COVID has had a serious impact on WCS working bees – all have been cancelled including our big 50th celebratory planting in September. However, bush management work must go on, as we read below in Kylie D’Amico and Warwick McCallum’s Yarra 1 update.
During July we experienced some very cold mornings! (The photo of frozen water drops on plants at the depot nursery was taken by Kylie). We’ve continued our hand weeding at our remnant sites, (Andrew Yandell Habitat Reserve in Greensborough and Wooded Way in Montmorency), chasing the sunshine during the day to warm up.
We again hosted some redeployed Banyule staff, and they have been very grateful to have some outdoor work! This time we had two staff helping us cut and paint a relatively recent coloniser of the Melbourne area - Cassinia sifton, at one of our reserves in Greensborough, Alma Brown Nature Reserve. The four of us removed a full ute load of the weed. After much stomping and squashing in the back of the ute, we managed to get it all in.
Alma Brown Reserve is 4.9 hectares of remnant bushland and was gifted to Banyule Council as a nature reserve by the late Alma Brown who lived on the property for many years. The reserve also has a conservation covenant with Trust For Nature. The reserve supports a small population of kangaroos and a number of significant plant species including the nationally threatened Dianella amoena (Matted Flax-lily), locally threatened Carex iynx (Tussock Sedge) and the Victorian rare Billardiera scandens s.s. (Velvet Apple-berry). There is small tributary of Diamond Creek that runs through the reserve too. It’s a beautiful place to wander through, with many mosaic artworks throughout.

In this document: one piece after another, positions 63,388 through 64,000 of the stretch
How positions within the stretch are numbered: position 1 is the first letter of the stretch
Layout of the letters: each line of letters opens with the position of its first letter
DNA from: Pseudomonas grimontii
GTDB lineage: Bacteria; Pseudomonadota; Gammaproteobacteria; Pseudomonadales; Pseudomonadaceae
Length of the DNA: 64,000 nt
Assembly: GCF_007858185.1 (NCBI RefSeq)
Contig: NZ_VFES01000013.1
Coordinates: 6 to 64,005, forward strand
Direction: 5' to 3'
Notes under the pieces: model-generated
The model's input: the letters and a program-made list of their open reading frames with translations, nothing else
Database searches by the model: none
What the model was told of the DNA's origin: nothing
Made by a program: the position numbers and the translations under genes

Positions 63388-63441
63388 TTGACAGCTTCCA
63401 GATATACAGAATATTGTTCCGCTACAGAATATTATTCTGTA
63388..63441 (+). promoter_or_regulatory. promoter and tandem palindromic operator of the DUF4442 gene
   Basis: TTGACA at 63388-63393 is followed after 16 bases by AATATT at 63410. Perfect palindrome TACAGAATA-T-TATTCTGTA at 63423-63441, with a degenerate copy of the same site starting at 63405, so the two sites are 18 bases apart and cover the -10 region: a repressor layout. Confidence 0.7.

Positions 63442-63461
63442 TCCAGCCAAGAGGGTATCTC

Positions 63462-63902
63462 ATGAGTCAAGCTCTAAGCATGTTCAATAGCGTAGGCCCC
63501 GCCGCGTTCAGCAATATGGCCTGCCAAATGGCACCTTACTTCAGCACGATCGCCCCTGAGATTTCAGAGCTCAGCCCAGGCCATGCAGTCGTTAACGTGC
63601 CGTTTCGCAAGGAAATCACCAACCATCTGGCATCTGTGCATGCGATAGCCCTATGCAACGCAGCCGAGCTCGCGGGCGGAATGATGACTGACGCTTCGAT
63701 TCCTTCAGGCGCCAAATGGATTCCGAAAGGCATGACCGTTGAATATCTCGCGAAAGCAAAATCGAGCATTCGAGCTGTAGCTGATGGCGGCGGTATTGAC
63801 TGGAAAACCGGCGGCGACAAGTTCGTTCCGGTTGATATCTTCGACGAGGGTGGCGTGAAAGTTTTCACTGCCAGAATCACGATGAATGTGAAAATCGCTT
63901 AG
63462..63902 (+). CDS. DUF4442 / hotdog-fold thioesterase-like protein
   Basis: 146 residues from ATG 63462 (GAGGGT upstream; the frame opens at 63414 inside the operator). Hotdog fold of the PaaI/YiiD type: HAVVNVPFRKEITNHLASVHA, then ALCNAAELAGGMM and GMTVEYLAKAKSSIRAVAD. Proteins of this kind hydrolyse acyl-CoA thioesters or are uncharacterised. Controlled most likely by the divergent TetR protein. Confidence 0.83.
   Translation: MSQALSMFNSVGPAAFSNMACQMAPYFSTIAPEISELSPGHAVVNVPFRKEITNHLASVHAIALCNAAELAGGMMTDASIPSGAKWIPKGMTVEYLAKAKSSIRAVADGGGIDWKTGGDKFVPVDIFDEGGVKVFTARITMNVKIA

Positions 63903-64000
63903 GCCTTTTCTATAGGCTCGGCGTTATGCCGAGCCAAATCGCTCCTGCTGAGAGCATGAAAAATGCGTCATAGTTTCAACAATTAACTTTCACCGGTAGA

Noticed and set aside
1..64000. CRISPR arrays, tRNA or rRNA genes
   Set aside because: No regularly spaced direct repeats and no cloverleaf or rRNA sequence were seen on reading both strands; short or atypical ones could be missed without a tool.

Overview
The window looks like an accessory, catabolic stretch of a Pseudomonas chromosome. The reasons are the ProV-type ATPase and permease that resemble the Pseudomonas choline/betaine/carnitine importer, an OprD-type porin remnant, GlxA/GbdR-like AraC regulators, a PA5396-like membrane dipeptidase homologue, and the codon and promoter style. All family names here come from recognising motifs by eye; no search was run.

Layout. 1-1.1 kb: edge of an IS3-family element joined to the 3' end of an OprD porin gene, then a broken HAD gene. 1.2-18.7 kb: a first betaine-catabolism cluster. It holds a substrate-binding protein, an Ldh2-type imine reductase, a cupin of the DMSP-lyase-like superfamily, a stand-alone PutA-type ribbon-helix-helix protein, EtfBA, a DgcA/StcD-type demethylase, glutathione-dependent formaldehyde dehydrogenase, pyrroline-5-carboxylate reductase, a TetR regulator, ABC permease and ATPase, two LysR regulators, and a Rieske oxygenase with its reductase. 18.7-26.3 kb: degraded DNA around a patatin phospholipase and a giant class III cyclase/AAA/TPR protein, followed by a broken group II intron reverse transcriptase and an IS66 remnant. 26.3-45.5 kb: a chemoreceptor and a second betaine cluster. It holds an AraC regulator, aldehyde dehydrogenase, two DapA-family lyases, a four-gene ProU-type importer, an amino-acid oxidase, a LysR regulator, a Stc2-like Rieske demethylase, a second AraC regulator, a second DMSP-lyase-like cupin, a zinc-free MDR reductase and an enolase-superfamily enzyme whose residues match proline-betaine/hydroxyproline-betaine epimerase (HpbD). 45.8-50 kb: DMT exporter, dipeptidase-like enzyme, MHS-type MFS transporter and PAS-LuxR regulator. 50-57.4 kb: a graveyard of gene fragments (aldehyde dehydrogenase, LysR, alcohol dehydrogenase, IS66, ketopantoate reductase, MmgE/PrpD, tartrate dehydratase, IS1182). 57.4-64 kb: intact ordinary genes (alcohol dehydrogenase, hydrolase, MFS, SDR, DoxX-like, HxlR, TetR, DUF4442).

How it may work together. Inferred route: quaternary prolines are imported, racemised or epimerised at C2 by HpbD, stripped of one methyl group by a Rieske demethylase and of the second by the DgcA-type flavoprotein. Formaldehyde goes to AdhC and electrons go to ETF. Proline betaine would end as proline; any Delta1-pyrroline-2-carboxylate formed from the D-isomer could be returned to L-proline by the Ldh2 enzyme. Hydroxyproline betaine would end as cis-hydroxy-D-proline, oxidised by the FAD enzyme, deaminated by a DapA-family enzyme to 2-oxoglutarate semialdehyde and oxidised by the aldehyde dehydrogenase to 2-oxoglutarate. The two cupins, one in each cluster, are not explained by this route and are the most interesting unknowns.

We also did an infill planting with the redeployed staff at our Banyule Swamp East site. A total of 655 plants were infilled into the site. We planted a range of species to increase the diversity of the site including 30 trees and shrubs, 210 sedges and semi-aquatics, and 340 grasses. We placed most of the trees and shrubs near the new fence to soften the view across the paddock and create a canopy connection to the swamp entry area. We guarded most of these plants to protect them from grazing animals, damage from the weather and easier maintenance for us! (Photo: A sea of tree gurads at Banyule Swamp East, K D'Amico.)
Thank you! Kylie and Warwick - Yarra 1 Bushland Team